A sensitivity to gender differences can also benefit boys in the classroom, she says, especially in areas of traditional strength for girls, such as literacy and communication.

Dr. Blair followed a group of boys over several years and found their interests often diverged from what their teachers thought of as literary pursuits.

“There are huge differences in terms of reading and writing preferences between boys and girls,” she says, with boys more interested in non-fiction and action, adventure and fantasy genres. Teachers, she believes, should play to the strengths of boys’ traditional interests, while at the same time encouraging them to explore other areas.

“We need to pay attention to how children develop literacy as gendered people,” she says. “I think there is a place for single-gendered schools, particularly in early adolescence, but I’m not sure it is necessary the rest of the time.”

Neil Webber, president and chairman of Webber Academy, a private school in Calgary that has 925 students, says there may be some validity to arguments supporting same-sex schools, but he believes there is a crucial downside: They don’t prepare students as well for the real world.

“The real advantage of co-ed schools is the development of social skills,” he says. “I think that it is good for youngsters to be mixing and talking and discussing things with both genders involved because in junior high and high school, especially, there is a fair bit of discussion about gender issues.”

His school tries to balance as much as possible the number of girls and boys in its classes, which run from junior kindergarten to Grade 12. Each group tends to score about the same on provincially mandated tests throughout their schooling.

“I’ve read many things about the advantages of single-gender schools,” he says, “with girls doing better in math and sciences, for instance, but we don’t really see that.”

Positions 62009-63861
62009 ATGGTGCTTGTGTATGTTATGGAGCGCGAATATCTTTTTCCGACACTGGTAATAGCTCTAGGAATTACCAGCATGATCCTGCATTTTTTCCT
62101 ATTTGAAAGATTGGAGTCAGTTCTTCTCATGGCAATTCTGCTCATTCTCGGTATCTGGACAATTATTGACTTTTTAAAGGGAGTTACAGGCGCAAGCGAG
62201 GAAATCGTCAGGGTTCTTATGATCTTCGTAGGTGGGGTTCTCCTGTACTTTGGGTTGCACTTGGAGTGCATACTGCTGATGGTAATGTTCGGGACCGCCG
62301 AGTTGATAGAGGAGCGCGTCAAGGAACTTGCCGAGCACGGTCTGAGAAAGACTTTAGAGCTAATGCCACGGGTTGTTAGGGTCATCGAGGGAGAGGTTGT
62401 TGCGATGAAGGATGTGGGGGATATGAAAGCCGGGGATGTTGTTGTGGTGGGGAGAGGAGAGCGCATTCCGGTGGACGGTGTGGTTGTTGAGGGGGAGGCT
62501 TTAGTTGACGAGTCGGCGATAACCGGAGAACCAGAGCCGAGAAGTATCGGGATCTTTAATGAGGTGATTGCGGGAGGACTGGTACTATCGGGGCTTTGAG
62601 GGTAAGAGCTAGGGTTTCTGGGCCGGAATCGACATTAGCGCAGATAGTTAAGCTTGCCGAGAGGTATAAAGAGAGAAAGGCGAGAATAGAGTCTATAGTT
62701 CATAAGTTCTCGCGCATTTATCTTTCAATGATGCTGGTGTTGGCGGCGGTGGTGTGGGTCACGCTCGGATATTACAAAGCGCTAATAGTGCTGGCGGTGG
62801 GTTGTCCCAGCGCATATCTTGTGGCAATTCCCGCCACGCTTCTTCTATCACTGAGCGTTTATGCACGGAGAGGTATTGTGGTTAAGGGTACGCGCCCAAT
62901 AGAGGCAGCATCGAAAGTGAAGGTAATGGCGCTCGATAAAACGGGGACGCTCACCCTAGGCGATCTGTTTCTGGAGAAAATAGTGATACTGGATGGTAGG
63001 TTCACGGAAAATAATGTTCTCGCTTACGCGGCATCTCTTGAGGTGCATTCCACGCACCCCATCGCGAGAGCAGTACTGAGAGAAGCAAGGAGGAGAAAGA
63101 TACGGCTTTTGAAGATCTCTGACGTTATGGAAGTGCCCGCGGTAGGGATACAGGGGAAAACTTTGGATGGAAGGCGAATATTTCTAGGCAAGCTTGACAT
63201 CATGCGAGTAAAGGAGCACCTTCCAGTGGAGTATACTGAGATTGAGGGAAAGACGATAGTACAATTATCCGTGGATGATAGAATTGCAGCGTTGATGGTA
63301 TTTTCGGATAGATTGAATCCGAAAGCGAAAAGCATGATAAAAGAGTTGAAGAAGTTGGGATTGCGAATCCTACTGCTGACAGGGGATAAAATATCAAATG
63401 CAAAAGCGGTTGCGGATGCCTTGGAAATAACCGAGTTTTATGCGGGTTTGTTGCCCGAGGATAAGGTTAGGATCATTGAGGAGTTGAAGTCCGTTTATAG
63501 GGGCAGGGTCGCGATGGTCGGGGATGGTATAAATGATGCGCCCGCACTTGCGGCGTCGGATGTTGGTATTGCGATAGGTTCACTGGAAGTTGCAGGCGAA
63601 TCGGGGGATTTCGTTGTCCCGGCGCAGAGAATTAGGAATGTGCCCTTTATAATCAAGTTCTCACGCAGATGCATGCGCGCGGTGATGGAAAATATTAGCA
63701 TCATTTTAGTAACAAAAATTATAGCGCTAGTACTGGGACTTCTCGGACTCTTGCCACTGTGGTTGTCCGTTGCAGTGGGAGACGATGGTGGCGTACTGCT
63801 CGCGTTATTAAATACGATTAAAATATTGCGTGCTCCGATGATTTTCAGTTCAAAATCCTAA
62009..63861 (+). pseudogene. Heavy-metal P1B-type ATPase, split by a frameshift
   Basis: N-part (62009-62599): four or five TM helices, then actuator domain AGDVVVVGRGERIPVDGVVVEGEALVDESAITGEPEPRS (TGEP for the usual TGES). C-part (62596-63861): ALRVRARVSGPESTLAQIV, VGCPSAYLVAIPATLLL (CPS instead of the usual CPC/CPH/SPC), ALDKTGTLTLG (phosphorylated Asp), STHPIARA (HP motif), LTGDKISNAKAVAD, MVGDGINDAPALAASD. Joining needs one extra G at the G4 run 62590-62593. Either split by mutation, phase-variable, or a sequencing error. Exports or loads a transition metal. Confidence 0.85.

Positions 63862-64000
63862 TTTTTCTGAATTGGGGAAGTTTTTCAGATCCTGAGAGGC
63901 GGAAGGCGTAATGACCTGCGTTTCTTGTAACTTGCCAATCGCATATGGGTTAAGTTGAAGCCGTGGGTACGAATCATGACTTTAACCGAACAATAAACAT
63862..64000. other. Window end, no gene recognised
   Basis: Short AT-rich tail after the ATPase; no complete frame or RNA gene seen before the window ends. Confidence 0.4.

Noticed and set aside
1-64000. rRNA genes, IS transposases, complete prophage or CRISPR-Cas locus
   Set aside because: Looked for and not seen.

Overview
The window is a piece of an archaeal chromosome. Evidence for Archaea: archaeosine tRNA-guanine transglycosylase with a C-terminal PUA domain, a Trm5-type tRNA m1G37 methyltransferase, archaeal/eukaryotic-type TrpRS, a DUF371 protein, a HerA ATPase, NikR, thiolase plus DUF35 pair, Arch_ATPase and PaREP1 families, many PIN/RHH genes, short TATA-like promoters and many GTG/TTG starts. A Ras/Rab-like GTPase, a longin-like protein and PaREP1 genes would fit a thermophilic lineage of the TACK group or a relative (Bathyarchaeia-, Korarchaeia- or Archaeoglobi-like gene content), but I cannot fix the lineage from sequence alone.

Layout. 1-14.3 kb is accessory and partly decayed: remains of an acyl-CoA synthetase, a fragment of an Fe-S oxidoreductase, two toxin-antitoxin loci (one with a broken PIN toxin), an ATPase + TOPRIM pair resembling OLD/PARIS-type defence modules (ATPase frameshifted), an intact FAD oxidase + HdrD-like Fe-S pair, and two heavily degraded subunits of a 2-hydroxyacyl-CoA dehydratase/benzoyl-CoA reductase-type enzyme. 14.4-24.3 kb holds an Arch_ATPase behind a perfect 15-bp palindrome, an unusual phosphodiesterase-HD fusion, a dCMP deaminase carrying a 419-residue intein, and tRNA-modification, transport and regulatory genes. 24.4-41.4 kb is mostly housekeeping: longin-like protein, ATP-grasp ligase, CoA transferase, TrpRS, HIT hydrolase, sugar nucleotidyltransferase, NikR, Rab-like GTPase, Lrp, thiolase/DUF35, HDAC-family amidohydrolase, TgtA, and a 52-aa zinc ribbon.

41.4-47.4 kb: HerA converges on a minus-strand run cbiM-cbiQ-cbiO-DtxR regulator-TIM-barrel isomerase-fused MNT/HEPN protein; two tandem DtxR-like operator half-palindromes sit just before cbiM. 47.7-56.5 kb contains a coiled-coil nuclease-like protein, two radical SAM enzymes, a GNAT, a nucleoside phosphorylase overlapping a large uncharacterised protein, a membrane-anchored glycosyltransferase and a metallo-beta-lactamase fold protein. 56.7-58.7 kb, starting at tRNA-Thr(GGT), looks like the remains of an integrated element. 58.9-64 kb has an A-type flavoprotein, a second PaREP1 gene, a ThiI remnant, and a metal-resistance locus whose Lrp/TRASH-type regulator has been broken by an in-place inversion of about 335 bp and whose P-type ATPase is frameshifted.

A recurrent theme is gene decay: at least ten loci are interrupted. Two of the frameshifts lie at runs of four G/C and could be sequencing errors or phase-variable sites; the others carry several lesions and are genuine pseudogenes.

That’s not to say, however, that he discounts the idea of gender-based differences in behaviour. Particularly in the earlier grades, he notes, girls tend to want to please their teachers more than boys and boys sometimes have a harder time sitting still at their desks.

But those differences can be worked with in co-ed environments, he believes, if teachers are sensitive and aware.

Research results

Scientific answers to questions about the benefits of single-gender education are hard to come by. But here are some generalities based on a summary of studies done in English-speaking countries going back decades:

In Canada, studies of academic results of gender segregation in the public schools have been inconclusive, although teachers and students report that same-sex classes tend to be positive environments.

Research in several other countries has shown that boys tend to dominate during hands-on activities and other classroom interactions, which can have a negative effect on girls’ achievement.

It has also been shown that girls might feel uncertain about selecting traditionally male areas of study, such as math, physics and chemistry, and might feel conflicted about achieving their potential in those areas.

Boys from single-sex schools have shown a higher performance level in subjects such as English and modern languages in some studies.

Preoccupation with appearance and dating can detract from a focus on academic achievement, especially among girls.

Single-sex schools tend to have the most benefit for lower ability or economically disadvantaged boys and girls, rather than those in schools with “selective intake.”

Some studies show no difference in academic outcomes or subject choice when students are segregated.

Both sexes in co-educational environments tend to be more positive about their schools, and say that the co-ed experience helps them to relate to the opposite sex.

Source: Emer Smyth, Economic and Social Research Institute, Dublin